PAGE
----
A young Hispanic woman delivers a healthy baby boy. On the first postpartum day, she is sitting in the rocking chair after breastfeeding her son. Her doctor notes that she has melasma and asks her about it. She states that the hyperpigmented areas on her face have become darker during this pregnancy (Figure 205-1). She noted the dark spots started with her first pregnancy but they are worse this time. On physical examination, hyperpigmented patches are noted on the cheeks and upper lip (Figure 205-2). Although the patient hopes the pigment will fade, she does not want to treat the melasma at this time.
Melasma (chloasma) in the typical distribution in a woman who just gave birth to her second child. This is sometimes called the mask of pregnancy. (Reproduced with permission from Richard P. Usatine, MD.)
Melasma is an acquired hyperpigmentary disorder characterized by symmetric light- to dark-brown macules and patches occurring in the sun-exposed areas of the face and neck. It is most commonly caused by pregnancy or the use of sex steroid hormones, such as oral contraceptive pills.
Chloasma, chloasma gravidarum, mask of pregnancy.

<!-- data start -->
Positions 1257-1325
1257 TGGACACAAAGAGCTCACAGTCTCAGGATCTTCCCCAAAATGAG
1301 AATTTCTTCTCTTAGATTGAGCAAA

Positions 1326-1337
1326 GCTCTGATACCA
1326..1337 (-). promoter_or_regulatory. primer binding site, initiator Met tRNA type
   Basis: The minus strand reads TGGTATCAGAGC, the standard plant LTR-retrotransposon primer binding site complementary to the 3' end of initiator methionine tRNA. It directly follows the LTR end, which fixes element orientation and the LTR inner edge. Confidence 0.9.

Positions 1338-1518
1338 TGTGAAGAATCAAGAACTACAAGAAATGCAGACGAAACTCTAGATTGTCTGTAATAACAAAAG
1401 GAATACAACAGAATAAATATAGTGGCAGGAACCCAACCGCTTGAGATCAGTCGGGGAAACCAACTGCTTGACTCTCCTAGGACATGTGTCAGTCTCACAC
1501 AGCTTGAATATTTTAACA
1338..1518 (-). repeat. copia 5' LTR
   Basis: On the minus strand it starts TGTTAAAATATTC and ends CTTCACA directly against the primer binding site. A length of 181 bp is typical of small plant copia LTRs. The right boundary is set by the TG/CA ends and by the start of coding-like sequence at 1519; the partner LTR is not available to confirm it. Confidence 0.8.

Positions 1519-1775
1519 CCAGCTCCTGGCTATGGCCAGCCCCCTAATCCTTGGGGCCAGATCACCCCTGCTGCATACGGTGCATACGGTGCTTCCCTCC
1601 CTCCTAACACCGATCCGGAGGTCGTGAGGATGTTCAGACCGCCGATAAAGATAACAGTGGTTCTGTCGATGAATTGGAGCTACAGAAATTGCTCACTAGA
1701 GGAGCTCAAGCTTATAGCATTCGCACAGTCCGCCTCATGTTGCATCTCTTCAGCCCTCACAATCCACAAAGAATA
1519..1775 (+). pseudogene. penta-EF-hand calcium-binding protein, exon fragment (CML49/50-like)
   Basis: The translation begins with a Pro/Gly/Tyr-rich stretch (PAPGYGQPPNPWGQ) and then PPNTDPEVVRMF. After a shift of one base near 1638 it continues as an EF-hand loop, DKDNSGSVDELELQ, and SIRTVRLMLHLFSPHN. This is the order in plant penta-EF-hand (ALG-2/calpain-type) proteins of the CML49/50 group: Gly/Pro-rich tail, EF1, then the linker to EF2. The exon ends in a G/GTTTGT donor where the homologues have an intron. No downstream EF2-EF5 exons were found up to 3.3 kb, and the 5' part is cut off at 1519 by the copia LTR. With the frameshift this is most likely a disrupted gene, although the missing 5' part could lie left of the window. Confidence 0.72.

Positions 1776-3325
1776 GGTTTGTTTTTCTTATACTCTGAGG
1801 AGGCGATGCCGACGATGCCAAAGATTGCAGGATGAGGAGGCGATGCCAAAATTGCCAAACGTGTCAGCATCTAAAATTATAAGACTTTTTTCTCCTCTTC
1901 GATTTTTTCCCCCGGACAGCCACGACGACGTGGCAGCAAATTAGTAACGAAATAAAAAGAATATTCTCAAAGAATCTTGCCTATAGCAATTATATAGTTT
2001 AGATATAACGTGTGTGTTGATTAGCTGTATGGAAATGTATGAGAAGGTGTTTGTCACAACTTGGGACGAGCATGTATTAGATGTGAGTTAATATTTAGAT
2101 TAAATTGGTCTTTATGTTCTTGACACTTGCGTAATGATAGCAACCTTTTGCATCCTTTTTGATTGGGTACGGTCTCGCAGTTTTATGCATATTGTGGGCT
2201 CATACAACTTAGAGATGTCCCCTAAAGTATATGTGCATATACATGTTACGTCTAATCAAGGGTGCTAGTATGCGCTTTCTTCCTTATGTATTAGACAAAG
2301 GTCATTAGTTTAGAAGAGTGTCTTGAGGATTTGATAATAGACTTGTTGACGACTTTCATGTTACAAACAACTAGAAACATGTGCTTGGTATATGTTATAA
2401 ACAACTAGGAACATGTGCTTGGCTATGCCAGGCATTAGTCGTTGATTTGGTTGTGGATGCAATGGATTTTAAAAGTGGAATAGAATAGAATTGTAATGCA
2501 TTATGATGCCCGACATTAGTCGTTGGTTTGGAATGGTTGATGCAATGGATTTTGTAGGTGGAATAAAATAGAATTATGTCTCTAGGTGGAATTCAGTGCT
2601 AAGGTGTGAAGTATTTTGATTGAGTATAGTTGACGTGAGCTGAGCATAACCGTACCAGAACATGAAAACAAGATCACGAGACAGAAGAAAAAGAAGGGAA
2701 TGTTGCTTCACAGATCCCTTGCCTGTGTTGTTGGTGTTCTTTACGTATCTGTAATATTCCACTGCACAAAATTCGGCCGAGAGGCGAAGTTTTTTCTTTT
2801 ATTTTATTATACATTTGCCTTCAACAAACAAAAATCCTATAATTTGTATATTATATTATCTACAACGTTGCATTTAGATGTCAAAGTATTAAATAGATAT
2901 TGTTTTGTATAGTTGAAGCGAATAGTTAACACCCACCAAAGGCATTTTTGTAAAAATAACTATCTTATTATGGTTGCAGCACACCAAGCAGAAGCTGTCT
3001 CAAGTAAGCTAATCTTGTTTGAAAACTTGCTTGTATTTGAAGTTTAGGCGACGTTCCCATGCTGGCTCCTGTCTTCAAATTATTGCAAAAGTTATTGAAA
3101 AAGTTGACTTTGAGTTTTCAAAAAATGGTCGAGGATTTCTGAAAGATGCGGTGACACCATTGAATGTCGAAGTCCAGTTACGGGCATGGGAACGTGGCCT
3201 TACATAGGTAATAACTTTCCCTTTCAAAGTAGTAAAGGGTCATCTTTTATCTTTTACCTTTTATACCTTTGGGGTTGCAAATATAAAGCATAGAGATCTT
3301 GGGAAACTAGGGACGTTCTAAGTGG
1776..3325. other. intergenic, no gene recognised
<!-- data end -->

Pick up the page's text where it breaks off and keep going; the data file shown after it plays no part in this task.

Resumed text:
It is a relatively common disorder that affects sun-exposed areas of skin, most commonly the face. The prevalence within populations varies according to ethnic composition, dermal phototypes, and intensity of sun exposure. It is believed to affect 5% to 50% of women.1
It affects predominantly women (Figures 205-1, 205-2, 205-3), with men accounting for only 10% of all cases (Figure 205-4.) It is particularly prevalent in women of Hispanic, East Asian, Indian, Pakistani, Middle Eastern, and Mediterranean-African origin (skin types IV to VI) and who live in areas of intense UV radiation exposure.1
Melasma caused by pregnancy usually regresses within a year, but areas of hyperpigmentation never completely resolve in about 30% of patients.1,2 There is a 6% rate of spontaneous remission. Melasma may increase, becoming more obvious with each subsequent pregnancy.
There appears to be a genetic predisposition for the condition, because over 40% of patients reported having relatives affected with the disease.1
Close-up of the melasma showing the hyperpigmented patches on cheeks and upper lip. (Reproduced with permission from Richard P. Usatine, MD.)
A 39-year-old Hispanic woman with melasma seeking treatment. She is disturbed by this dark color on her face. Note that the hyperpigmentation reaches the eyebrows but does not cover the upper lip. She has not been pregnant for years and is not ...